I would like to offer a hearty hello to my fellow Æthelmearc Gazette readers from Dame Aoife Finn of Ynos Mon. As you may recall (if you’ve been around many years), I once wrote a weekly column for SCAdians and other history buffs. Different folks called it different things, including Aoife’s Links, Lis’s Links List, The Historic Links List, etc. and it was even curated by the SCA Librarians website. Together those places managed to generate well over a million reads (and probably many more that I was unable to track).
Those long-ago columns have been preserved in many places, but are sadly out of date. Now that our Sylvan Kingdom has its own unofficial online newspaper, I thought perhaps it would be a good time to resurrect that column. In the time since we last enjoyed each other’s company, the Internet has changed sufficiently that no one needs my personal email address in order to read my column, and that makes me happy. Why? Because I will no longer be on an automatic distribution list for all those exotic new worldwide computer viruses as my columns are shared (the reason I ceased writing the column). That makes for a happy computer and a happier Aoife/Lisbeth.
With no further ado, I present to you my first Gazette edition of the Links list, this one themed on gift giving for any holiday or occasion. I have reformatted the links so that they will be useful for those who wish to use them as sources for scholarly work. Scroll down to see what you might find especially enjoyable to create for your celebrations. Each link shows how to make something special, and none of the links are solely for the winter holidays. Keep it on hand for birthdays, gift swaps, tourney chest prizes, hostess gifts, and the like.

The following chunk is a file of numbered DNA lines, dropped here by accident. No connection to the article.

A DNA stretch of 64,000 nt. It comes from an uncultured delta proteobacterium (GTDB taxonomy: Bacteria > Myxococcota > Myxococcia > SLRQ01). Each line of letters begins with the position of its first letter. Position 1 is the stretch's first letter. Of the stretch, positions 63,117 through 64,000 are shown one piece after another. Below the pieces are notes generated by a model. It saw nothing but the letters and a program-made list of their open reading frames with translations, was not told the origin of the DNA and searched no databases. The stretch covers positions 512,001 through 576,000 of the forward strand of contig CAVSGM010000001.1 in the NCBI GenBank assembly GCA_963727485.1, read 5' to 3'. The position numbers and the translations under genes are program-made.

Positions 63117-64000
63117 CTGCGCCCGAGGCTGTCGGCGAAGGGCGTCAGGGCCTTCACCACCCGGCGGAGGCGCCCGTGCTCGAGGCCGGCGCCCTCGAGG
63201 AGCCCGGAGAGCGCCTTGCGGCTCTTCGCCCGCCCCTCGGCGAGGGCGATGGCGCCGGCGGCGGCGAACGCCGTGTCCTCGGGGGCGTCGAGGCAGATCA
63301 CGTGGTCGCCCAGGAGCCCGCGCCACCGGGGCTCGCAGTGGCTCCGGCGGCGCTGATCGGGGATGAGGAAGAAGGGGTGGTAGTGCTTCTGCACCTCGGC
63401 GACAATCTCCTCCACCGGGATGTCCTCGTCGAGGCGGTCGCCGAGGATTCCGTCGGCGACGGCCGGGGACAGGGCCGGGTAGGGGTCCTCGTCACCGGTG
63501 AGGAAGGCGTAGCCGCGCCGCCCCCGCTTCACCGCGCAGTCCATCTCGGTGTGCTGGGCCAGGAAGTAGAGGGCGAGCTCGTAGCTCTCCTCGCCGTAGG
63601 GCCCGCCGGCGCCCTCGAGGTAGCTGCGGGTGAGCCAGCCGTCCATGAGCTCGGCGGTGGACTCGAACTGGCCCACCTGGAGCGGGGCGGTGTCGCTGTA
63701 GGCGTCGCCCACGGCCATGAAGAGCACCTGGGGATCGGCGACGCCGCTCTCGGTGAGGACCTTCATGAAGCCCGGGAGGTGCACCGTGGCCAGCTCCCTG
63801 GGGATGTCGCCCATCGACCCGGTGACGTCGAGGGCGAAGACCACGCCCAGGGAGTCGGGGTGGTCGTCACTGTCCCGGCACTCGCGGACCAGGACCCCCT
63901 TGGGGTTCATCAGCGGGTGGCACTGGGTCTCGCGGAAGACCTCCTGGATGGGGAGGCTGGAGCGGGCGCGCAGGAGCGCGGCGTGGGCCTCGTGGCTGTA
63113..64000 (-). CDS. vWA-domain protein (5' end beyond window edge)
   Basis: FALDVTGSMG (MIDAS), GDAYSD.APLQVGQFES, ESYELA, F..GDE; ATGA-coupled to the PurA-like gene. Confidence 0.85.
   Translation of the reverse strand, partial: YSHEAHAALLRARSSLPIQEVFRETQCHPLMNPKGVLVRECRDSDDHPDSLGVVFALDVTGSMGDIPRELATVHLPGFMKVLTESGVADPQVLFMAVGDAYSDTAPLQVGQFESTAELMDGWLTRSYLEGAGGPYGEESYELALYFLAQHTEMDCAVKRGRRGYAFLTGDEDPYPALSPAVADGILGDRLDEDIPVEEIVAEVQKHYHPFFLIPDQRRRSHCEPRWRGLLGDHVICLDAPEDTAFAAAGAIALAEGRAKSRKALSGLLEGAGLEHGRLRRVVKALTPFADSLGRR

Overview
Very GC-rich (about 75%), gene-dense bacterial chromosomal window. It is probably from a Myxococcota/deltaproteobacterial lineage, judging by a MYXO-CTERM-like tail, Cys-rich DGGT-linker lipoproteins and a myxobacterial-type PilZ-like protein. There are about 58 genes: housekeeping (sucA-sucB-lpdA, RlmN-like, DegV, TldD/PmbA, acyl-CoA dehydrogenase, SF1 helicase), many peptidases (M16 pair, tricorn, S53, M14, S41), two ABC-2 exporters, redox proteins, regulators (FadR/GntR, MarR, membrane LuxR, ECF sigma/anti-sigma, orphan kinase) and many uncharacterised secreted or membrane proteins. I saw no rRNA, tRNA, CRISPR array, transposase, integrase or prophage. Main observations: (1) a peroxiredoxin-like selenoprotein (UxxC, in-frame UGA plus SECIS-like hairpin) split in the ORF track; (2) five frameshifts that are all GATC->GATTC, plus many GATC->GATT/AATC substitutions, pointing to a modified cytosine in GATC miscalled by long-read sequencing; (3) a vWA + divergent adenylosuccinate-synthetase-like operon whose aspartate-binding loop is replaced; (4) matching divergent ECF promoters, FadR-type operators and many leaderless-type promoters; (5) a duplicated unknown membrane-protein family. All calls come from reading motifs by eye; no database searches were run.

Please feel free to share this column wherever it will find an interest. May your days be merry and bright, but hold the snow for now, please!
Cheers ~ Aoife
Æthelmearc Gazette Esoterica & Links Editor
Dame Aoife Finn from The Barony of Endless Hills (m/k/a Lisbeth Gelatt)
Ties That Bind…A Book
Zerkall, Alex. Medieval Book Binding. Trainee Archive Conservator blog at WordPress.com. Retrieved 11/15/2014 from:
This conservator’s website shows, in exquisite detail, one trainee conservator’s emulation of medieval bookbinding. Big, gorgeous pictures will take you through the steps. It is clear, precise, and informative, down to the leather-covered wooden plates. His other posts are also worthy of a long look. This is how the professionals do it.